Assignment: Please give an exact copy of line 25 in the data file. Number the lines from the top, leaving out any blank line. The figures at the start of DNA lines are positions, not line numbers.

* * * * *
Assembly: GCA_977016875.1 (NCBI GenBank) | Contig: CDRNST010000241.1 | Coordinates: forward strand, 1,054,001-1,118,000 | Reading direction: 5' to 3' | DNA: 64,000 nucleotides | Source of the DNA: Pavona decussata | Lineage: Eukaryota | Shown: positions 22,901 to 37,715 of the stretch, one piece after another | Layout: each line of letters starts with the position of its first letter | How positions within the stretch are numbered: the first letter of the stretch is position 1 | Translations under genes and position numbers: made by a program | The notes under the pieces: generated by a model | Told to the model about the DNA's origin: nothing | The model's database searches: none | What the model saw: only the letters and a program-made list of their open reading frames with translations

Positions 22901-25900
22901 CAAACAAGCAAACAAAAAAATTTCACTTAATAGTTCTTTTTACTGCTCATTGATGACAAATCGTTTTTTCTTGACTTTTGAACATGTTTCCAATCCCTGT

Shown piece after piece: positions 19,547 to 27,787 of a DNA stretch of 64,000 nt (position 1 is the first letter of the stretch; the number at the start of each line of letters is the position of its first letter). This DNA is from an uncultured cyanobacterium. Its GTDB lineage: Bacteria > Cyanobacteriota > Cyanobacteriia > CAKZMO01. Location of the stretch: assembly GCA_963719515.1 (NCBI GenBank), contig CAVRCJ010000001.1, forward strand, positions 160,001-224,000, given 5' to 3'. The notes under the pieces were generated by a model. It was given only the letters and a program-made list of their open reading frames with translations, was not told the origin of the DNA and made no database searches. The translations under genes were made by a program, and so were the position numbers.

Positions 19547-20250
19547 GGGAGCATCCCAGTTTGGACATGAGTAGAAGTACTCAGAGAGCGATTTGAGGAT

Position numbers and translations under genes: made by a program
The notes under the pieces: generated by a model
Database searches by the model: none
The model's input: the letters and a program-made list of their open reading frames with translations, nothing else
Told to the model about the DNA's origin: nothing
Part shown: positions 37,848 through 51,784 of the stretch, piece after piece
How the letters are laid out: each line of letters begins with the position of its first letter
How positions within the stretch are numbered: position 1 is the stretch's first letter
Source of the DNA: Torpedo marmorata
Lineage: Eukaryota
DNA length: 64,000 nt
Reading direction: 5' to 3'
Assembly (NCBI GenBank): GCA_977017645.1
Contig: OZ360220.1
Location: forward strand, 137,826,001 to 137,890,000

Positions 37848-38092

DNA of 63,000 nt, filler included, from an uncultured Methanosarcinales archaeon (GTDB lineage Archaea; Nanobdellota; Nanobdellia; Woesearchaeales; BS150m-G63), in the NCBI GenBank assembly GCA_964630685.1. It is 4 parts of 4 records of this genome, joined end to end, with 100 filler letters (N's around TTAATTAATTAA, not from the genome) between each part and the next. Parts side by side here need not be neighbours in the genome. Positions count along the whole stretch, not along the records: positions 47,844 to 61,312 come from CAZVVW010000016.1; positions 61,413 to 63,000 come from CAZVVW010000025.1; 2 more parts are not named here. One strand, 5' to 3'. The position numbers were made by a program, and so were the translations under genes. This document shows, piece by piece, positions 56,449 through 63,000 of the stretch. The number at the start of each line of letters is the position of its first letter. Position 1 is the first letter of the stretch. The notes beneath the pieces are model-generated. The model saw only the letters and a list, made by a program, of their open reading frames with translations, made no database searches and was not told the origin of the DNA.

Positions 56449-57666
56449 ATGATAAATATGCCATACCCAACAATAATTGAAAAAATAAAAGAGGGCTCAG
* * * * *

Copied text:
56449 ATGATAAATATGCCATACCCAACAATAATTGAAAAAATAAAAGAGGGCTCAG